New York City, having forced all its health and education workers to get vaccinated, will now impose the same mandate on the rest of the officials, who will have until Friday, October 29, to get at least the first dose of the vaccine.
This was announced this Wednesday by the mayor of New York, Bill de Blasio, in a morning radio program and at a press conference where he specified that Anyone who does not get vaccinated by that date will be put on compulsory leave of absence. “Now it is a mandate for all city agencies, for all city workers. It is time for everyone to get vaccinated. Our public employees will take us out of the COVID era,” De Blasio said.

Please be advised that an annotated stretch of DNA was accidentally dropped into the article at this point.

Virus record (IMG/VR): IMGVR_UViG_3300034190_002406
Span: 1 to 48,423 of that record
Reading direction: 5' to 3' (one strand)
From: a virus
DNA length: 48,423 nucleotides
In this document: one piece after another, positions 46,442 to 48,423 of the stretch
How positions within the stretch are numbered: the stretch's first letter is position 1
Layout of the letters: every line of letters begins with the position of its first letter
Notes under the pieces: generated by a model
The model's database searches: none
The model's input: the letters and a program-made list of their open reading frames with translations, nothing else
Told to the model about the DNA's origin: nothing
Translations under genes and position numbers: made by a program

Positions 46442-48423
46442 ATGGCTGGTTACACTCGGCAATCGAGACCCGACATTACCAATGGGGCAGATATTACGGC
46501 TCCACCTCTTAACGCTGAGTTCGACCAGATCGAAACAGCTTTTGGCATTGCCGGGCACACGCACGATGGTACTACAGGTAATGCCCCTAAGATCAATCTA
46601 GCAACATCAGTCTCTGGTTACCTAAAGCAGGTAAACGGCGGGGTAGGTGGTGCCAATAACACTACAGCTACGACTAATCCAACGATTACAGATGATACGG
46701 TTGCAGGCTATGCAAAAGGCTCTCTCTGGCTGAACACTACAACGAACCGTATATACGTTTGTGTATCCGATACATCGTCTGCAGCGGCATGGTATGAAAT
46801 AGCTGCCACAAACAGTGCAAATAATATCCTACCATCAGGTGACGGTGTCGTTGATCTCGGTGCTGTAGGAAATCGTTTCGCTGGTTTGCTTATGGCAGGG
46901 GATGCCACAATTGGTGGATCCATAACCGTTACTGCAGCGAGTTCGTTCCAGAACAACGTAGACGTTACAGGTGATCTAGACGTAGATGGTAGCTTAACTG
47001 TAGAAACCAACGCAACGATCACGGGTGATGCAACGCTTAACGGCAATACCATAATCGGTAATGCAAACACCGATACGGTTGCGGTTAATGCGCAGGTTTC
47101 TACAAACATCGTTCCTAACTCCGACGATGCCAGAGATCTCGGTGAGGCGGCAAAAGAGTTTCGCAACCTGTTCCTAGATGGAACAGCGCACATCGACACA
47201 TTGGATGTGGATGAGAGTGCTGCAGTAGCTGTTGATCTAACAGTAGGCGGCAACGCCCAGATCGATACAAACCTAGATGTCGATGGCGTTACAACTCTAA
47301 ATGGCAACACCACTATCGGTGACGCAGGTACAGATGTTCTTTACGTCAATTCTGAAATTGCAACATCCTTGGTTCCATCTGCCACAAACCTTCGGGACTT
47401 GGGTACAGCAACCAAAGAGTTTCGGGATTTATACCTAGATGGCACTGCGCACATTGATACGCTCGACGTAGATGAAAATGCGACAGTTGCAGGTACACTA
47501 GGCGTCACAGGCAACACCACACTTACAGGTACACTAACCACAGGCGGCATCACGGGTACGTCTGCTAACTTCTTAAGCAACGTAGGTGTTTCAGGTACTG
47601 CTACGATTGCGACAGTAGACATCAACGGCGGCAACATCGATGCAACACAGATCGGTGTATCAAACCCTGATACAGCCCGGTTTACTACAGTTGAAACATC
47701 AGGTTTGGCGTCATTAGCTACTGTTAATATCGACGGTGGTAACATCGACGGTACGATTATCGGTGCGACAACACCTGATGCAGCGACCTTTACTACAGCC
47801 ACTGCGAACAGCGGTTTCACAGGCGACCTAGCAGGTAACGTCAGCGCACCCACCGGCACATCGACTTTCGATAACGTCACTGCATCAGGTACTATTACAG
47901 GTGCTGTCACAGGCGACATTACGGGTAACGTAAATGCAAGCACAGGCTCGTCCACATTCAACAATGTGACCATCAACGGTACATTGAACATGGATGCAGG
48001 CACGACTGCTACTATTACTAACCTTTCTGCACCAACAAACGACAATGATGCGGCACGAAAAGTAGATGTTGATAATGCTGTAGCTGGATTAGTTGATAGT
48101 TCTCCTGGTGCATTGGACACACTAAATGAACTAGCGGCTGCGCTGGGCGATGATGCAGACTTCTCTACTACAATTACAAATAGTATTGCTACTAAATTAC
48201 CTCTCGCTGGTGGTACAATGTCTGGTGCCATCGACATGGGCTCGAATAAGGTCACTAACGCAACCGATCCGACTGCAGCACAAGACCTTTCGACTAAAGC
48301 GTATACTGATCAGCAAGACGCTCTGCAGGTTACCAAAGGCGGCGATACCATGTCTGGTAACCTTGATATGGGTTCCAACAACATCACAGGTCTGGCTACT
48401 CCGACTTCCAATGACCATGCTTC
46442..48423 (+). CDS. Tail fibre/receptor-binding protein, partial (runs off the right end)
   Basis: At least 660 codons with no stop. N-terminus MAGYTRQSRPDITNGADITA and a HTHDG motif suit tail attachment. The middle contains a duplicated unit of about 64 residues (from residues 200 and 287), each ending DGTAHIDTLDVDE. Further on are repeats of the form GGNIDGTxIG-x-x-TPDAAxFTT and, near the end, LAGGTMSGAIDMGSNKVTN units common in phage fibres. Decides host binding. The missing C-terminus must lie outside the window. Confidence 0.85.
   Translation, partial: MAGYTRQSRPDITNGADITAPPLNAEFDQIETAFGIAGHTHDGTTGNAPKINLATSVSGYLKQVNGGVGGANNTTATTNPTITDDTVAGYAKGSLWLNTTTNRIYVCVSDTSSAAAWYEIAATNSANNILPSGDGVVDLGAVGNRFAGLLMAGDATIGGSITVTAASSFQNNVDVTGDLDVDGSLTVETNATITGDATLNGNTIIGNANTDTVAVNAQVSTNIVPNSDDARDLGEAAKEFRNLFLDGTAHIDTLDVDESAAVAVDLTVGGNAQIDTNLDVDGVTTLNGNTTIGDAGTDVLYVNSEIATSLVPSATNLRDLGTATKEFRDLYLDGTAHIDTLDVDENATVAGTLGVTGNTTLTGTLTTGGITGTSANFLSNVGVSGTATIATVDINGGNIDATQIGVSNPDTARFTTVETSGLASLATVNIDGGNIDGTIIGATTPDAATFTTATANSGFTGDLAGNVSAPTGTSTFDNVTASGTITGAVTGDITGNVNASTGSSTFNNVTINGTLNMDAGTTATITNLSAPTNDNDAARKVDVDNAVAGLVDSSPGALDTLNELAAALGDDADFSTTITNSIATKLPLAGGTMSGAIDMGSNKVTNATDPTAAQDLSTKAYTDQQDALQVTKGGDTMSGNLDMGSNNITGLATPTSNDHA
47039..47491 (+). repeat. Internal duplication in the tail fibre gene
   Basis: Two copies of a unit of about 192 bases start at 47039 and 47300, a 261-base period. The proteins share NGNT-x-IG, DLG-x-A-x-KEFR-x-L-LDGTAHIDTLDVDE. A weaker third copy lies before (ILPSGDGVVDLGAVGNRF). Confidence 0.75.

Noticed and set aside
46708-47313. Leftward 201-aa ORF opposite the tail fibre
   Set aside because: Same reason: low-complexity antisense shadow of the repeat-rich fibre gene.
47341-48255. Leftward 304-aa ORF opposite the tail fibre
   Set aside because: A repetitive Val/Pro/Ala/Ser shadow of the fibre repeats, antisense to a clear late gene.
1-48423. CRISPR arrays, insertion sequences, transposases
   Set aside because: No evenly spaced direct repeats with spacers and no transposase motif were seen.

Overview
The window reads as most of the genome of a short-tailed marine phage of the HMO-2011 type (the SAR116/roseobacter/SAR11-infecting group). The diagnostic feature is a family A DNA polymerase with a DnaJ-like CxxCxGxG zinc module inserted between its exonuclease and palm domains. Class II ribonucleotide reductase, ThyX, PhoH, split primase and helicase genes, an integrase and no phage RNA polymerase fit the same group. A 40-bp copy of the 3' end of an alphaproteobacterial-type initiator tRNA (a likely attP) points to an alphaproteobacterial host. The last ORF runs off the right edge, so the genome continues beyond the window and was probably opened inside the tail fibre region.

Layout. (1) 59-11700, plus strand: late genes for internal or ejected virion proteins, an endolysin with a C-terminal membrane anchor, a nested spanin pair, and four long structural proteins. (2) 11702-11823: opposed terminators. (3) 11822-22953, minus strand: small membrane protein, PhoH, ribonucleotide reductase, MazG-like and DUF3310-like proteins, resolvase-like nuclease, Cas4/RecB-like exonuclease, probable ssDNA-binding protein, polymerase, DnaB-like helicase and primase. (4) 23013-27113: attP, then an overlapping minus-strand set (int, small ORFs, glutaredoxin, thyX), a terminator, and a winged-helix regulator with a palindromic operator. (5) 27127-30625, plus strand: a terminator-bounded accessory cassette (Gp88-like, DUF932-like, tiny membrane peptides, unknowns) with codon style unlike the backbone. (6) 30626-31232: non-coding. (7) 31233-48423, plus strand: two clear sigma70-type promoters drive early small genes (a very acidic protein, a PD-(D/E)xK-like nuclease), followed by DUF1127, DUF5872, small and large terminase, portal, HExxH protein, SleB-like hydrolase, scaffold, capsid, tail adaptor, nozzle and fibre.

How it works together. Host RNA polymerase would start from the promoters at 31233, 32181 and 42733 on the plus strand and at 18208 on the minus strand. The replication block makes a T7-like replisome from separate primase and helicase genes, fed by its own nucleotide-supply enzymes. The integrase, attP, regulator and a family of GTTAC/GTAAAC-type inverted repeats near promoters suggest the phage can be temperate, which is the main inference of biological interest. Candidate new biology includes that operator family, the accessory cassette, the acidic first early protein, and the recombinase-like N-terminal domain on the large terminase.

De Blasio defended that the obligation imposed on health workers and teachers worked and insisted that it was time that other services such as the police, firefighters or transport system workers also included protection against COVID-19. According to the official data offered by the councilor, 96% of the workers in the Health department and 95% of those in the health system have received their doses. In addition, he pointed out that the temporary suspension of those who refused to be vaccinated did not cause interruptions in schools and hospitals.
In departments where vaccination has not been mandatory, workers who are reluctant to get vaccinated could until now choose to get tested for COVID-19 on a weekly basis.
Teachers and health unions took the decision of the New York councilor to court, but so far the courts have spoken in favor of the imposition of the vaccine. San Francisco is the other big city in the country that has taken similar measures for its officials, who also have until November 1 to get vaccinated.